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This article in JEQ

  1. Vol. 9 No. 3, p. 521-526
     
    Received: Dec 5, 1979
    Published: July, 1980


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doi:10.2134/jeq1980.00472425000900030039x

The Enrichment of Soil Phosphorus in Runoff Sediments1

  1. A. N. Sharpley2

Abstract

Abstract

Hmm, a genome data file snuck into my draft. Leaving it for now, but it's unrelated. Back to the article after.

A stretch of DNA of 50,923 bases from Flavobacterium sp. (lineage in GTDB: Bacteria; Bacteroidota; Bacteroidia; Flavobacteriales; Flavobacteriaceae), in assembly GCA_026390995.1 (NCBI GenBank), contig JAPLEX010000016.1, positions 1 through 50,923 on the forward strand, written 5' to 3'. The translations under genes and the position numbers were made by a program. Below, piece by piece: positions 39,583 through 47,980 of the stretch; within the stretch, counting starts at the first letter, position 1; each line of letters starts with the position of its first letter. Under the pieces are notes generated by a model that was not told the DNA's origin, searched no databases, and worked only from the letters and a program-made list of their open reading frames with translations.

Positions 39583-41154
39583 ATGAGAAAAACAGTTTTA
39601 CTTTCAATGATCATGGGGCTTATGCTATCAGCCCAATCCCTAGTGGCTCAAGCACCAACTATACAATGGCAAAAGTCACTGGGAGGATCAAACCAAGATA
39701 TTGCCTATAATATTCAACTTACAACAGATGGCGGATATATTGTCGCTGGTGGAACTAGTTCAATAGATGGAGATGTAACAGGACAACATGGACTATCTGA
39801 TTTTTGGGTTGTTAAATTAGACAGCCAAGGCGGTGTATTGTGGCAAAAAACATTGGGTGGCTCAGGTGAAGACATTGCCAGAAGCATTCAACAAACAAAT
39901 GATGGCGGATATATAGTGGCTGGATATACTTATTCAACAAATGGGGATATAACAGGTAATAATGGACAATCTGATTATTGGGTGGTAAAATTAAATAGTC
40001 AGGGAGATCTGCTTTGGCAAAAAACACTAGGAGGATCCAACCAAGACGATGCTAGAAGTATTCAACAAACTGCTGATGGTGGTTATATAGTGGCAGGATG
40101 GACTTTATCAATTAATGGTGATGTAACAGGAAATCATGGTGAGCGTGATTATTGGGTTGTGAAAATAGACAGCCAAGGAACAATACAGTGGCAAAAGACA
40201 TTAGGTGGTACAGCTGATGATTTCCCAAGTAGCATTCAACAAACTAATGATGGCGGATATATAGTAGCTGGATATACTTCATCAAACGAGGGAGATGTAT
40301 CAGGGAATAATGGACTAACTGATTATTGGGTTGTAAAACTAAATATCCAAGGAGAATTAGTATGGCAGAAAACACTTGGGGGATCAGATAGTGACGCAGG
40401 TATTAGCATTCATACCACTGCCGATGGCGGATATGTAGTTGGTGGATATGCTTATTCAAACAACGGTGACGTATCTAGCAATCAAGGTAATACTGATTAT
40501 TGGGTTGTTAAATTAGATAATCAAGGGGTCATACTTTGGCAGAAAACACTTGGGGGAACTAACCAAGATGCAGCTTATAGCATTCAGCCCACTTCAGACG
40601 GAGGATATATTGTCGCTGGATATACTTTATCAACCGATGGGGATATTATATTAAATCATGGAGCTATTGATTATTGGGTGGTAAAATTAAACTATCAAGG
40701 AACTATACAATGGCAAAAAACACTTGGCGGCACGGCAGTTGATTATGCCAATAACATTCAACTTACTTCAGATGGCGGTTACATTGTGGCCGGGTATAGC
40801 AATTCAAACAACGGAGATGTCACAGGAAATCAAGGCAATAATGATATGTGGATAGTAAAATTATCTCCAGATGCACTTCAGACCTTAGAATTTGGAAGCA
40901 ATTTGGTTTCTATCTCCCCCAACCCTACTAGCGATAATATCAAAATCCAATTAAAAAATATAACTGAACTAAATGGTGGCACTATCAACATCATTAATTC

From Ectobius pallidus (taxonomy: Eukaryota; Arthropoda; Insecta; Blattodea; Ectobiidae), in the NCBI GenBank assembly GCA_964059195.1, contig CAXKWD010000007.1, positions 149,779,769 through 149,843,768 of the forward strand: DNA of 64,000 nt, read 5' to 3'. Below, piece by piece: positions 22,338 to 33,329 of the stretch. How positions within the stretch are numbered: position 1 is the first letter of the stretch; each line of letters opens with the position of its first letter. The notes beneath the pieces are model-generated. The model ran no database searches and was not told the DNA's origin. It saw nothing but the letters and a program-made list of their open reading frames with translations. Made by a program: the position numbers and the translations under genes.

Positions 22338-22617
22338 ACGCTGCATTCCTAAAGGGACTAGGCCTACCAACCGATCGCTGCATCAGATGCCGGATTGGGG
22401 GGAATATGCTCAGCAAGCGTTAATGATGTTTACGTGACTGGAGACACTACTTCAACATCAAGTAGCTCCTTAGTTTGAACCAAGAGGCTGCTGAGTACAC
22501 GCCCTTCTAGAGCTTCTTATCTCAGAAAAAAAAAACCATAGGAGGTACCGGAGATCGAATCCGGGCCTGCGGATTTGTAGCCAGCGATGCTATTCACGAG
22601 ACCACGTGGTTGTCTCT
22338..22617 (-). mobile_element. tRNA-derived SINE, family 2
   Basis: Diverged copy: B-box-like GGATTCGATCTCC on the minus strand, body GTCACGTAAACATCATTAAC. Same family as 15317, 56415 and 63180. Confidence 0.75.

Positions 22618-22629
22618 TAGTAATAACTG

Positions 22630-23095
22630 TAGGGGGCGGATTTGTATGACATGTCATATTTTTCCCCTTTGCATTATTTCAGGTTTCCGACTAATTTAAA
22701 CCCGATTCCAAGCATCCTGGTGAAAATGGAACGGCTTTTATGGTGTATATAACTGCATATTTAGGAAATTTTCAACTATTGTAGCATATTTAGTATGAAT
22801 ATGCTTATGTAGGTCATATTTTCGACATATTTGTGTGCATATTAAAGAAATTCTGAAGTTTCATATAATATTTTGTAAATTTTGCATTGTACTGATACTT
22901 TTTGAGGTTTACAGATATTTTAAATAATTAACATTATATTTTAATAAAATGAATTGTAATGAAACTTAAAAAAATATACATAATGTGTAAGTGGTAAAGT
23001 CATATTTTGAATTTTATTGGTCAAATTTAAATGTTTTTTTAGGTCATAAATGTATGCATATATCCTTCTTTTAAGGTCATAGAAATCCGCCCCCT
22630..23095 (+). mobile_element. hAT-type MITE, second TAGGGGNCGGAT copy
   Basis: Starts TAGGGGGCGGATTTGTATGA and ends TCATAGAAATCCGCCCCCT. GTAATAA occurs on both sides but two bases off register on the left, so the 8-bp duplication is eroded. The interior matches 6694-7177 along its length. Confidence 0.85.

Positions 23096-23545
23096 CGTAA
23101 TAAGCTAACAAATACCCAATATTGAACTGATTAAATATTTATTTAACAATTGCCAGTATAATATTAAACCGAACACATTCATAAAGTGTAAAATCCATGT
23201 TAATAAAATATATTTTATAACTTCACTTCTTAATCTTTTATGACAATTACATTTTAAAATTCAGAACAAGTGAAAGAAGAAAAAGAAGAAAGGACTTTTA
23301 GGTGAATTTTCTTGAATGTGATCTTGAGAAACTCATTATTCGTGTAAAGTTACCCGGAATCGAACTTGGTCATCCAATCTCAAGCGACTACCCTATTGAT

The effect of varying soil physical and chemical properties, soil slope, rainfall intensity, and source on the enrichment of soil P in runoff was evaluated under simulated rainfall conditions. The enrichment of P in runoff increased with increased P additions. The P enrichment ratio (ER) of Bernow soil increased from 2.43 to 6.29 at P additions of 0 and 100 kg P/ha, respectively. As rainfall intensity and soil slope were increased, ER decreased correspondingly. A significant linear relationship between in (ER) and in (sediment discharge) was obtained for all treatments studied. Similar slopes were obtained for soils ranging in texture from a fine sandy loam (−0.233, Bernow soil) to a clay (−0.264 and −0.252 for Houston and Pullman soils, respectively) under similar experimental conditions. In addition, the slopes were not affected by soil P status as slopes of −0.233 and −0.276 at 0 and 100 kg P/ha additions, respectively, were obtained for Bernow soil. With an increase in energy of runoff and kinetic energy of rainfall, a significant increase in slope of the relationship between In (ER) and in (sediment discharge) was obtained. In contrast, a decrease in energy of rain as in the case of overland flow and increased soil cover, resulted in a significant decrease in slope. The data indicated that runoff and rainfall energy and soil P status have a greater effect on ER than soil physical properties. A general relationship between ER and sediment discharge covering all treatments studied predicted ER values very similar to those measured in field studies and those predicted by a general relationship derived from field studies.

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